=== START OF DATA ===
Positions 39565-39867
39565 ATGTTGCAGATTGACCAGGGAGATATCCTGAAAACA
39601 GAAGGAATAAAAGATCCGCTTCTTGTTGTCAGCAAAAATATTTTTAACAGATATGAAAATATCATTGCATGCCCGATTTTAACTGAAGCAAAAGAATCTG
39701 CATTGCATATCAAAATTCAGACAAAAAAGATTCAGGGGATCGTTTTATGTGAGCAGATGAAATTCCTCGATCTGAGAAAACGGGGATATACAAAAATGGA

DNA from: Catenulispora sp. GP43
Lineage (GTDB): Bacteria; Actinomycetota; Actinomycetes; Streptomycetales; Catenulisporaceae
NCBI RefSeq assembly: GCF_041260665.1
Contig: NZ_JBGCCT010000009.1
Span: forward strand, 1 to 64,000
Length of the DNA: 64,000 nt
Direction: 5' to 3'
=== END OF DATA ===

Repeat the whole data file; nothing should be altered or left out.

Positions 39565-39867
39565 ATGTTGCAGATTGACCAGGGAGATATCCTGAAAACA
39601 GAAGGAATAAAAGATCCGCTTCTTGTTGTCAGCAAAAATATTTTTAACAGATATGAAAATATCATTGCATGCCCGATTTTAACTGAAGCAAAAGAATCTG
39701 CATTGCATATCAAAATTCAGACAAAAAAGATTCAGGGGATCGTTTTATGTGAGCAGATGAAATTCCTCGATCTGAGAAAACGGGGATATACAAAAATGGA

DNA from: Catenulispora sp. GP43
Lineage (GTDB): Bacteria; Actinomycetota; Actinomycetes; Streptomycetales; Catenulisporaceae
NCBI RefSeq assembly: GCF_041260665.1
Contig: NZ_JBGCCT010000009.1
Span: forward strand, 1 to 64,000
Length of the DNA: 64,000 nt
Direction: 5' to 3'